This is a good explanation from the folks over at Scotch Whisky and here is the even more detailed version at Whisky Science for those who understand and appreciate the chemistry of distillation.

mortlach castle
Balvenie Castle in Dufftown, originally known as Mortlach

The Mortlach whisky that I am lucky enough to be reviewing here is an independent bottling by Wemyss Malts. I bought this bottle at The Whisky Shop in Dufftown, just a few hundred metres down the road from Mortlach itself. It is a single cask release that was distilled in 1998 and bottled in 2016, making it 18 years old. There were only 306 bottles produced at a respectable 46% abv. Wemyss has not provided any information about what the whisky was matured in but if I were to hazard a guess from the flavor profile I would take a punt on it being a refill sherry cask. ‘Ginger Glazed Gammon’ is emblazoned across the label which, if nothing else, made me laugh. I don’t think many people would be enticed by a drink being described that way! It is a pretty accurate description though!

mortlach dram
A lovely golden colour. Aussie wildflower in the background; I really am blogging from Perth, Australia, not Perth, Scotland!

 

 

Nose: Stewed pears moves towards apricot, then into savoury notes as the mouth-watering honey ham gains traction, a hint of sulphur, sherry (plump raisins) and woody/barky spices (cinnamon stick, ginger) round it out.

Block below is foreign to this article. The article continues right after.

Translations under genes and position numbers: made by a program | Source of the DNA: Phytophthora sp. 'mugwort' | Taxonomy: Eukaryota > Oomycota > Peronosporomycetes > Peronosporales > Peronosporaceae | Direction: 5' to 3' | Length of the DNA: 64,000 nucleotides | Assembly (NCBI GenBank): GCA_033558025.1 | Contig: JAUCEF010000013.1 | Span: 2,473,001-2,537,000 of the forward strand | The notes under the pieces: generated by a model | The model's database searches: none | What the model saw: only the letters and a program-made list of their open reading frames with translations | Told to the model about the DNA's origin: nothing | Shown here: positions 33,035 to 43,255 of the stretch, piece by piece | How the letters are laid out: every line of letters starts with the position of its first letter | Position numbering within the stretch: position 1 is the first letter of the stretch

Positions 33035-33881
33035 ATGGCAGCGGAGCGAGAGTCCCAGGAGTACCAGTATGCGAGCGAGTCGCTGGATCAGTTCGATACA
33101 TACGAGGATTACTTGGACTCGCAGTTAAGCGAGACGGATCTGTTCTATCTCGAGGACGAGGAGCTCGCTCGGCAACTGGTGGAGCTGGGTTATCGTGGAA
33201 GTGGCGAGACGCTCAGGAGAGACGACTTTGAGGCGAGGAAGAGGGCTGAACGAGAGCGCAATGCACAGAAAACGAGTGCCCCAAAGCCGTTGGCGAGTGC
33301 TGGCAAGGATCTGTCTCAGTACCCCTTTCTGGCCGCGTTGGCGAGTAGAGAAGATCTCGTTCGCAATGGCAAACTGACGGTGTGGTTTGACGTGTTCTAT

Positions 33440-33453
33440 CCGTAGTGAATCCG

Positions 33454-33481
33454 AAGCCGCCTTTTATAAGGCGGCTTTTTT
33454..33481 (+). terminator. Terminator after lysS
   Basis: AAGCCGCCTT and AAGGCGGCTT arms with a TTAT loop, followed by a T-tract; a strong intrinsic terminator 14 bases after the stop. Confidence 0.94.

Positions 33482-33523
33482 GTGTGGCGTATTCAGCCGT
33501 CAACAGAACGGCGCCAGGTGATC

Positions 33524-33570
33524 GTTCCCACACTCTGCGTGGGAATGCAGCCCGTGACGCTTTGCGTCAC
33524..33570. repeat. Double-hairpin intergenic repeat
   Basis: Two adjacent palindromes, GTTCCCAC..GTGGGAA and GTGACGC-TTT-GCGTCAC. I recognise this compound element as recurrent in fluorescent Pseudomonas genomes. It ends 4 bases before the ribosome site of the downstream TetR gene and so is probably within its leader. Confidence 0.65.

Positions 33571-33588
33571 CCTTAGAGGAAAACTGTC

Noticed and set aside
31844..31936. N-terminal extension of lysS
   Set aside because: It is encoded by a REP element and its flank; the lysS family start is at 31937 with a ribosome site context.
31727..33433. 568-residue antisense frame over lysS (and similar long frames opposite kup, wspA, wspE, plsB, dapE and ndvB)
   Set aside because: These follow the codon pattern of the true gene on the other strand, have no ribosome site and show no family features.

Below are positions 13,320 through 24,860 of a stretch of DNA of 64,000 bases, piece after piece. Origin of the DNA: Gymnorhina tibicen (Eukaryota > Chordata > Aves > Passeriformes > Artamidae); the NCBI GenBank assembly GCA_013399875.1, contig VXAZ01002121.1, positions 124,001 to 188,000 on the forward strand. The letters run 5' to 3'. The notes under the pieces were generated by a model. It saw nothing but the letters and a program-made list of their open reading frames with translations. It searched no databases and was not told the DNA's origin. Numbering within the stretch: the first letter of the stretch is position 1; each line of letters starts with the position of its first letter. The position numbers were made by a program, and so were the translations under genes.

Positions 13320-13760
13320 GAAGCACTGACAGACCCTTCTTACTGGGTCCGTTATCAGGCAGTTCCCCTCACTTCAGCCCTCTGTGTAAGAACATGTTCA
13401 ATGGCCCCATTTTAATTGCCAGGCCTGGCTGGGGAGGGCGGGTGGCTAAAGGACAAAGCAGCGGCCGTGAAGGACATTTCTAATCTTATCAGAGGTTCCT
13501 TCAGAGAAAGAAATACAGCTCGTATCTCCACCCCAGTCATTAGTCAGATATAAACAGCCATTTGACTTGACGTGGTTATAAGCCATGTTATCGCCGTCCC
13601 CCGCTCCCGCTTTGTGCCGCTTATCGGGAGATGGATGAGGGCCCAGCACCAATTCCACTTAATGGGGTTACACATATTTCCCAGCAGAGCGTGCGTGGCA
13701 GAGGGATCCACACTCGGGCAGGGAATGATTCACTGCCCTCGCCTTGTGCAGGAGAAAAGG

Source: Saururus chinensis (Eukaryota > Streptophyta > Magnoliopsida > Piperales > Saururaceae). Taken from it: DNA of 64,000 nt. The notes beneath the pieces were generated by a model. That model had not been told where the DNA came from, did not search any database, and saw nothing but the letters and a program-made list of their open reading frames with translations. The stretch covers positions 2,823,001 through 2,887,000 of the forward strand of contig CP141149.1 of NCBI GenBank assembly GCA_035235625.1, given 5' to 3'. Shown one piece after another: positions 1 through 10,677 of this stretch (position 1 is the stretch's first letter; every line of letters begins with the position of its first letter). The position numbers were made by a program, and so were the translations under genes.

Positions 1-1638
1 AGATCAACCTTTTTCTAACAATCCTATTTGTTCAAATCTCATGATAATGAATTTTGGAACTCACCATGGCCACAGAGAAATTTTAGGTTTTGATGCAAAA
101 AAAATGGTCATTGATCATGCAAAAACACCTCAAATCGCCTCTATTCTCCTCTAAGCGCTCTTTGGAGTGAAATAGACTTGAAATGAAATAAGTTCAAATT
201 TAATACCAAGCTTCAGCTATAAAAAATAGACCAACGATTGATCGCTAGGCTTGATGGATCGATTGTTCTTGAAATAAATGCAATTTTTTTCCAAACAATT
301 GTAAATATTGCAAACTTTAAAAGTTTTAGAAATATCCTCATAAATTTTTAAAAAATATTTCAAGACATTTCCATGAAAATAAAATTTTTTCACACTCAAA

Palate: Salty green olives then spiced barbequed slow-cooked meats take their place, mellowing into beef stock, with a final foray into dark chocolate and sage.

Finish: A light metallic taste that (thankfully) fades into a more tannic, herbaceous finish with a honey sweetness.

This whisky really grew on me. I didn’t really like my first couple of drams, but I did find it intriguing and kept finding myself wanting to try it again. I am glad that I persevered as this whisky was rewarding when I finally got my head around the strange flavour profile. The meaty characteristics are certainly like nothing else. Overall, a complex, multi-layered and an interesting foray into a distillery with an idiosyncratic process. Despite the higher-profile company it keeps in Dufftown, Mortlach is not a distillery that should be overlooked.

16/20

Check out the A Cheeky Dram scoring system here!

 

 

 

 

 

Glenlivet Founder’s Reserve

glenlivet